Public hearing September 22 in Northport
The striking geological feature that is Trombetta Canyon consists of a dry, cliff-sided canyon incised in a raised limestone formation, with no apparent source of flowing water to have formed it. These limestone cliffs provide habitat for two rare plants and other limestone-dependent species. The canyon’s location and topography protect habitat for a variety of other organisms, particularly those that may have adapted to limestone soils. Isolation of this site offers an uncommon opportunity for study of ecological processes without human-caused effects.
Trombetta Canyon lies just 2 miles southeast of Northport in Stevens County. The proposed Trombetta Canyon Natural Area Preserve (NAP) includes 1,060 acres—270 acres of the canyon formation and 790 acres of the limestone and dolomite formation. Currently, 760 acres are (DNR-managed) Common School trust lands, and privately owned lands comprise 300 acres.
In March 26, 2008, the Natural Heritage Advisory Council recommended acquisition of Trombetta, and proposed a preliminary site boundary.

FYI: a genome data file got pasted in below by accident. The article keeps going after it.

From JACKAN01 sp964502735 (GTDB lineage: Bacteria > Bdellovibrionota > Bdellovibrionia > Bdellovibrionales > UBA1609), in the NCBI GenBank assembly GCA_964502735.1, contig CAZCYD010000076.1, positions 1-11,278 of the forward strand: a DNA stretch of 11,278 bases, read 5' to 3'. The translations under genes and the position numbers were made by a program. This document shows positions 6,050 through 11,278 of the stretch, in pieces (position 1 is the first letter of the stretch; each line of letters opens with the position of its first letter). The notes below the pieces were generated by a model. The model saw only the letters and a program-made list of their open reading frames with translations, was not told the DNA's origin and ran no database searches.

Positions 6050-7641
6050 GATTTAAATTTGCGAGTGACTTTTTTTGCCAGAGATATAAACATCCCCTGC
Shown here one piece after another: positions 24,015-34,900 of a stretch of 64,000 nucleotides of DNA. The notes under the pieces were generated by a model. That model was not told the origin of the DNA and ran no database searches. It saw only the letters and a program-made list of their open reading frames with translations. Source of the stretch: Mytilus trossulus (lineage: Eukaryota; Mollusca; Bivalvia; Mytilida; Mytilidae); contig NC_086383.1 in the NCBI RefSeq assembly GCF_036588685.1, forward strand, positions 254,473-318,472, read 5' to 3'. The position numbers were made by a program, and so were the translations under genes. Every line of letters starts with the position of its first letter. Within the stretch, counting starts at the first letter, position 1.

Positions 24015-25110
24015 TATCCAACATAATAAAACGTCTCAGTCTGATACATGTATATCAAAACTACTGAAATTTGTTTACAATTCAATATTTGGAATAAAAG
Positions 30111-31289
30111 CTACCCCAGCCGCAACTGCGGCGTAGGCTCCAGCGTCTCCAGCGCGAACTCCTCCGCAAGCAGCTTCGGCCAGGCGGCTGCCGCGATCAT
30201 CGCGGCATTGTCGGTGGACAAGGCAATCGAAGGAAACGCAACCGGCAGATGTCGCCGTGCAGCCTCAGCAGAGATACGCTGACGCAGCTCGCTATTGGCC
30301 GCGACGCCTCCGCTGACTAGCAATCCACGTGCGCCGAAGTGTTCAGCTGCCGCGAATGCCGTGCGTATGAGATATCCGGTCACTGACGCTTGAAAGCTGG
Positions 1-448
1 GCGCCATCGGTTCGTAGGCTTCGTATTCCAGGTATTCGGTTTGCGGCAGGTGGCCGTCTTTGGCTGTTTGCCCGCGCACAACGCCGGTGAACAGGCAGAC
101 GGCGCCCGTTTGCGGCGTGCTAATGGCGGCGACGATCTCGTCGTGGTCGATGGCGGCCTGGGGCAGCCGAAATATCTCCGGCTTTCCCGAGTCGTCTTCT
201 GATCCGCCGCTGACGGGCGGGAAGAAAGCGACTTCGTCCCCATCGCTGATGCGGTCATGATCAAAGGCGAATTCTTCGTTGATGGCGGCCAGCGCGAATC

DNR’s Natural Areas Program will hold a public hearing at 6:30 p.m., Thursday, September 22, 201, at the Northport Public Schools lunch room, at 408 10th Street in Northport. At the hearing, DNR will present an overview and the proposed boundary for the Trombetta Canyon Natural Area Preserve (NAP), then and will take public comments on the proposal.
Written comments on the proposed preserve boundary will be accepted until September 30, 2011. Send comments to Washington State Department of Natural Resources, Forest Resources & Conservation Division, ATTN: Trombetta Canyon Boundary, PO Box 47016, Olympia, WA 98504-7016; or comments may be emailed to firstname.lastname@example.org, with the subject line “Trombetta Canyon Boundary Comment.”
A summary of comments will be given to the Commissioner of Public Lands prior to his decision as to whether to establish the natural area preserve. If the commissioner approves the proposal, over time, and as funding is available, DNR will acquire the lands inside the boundary —through trust land transfer or from willing private sellers.
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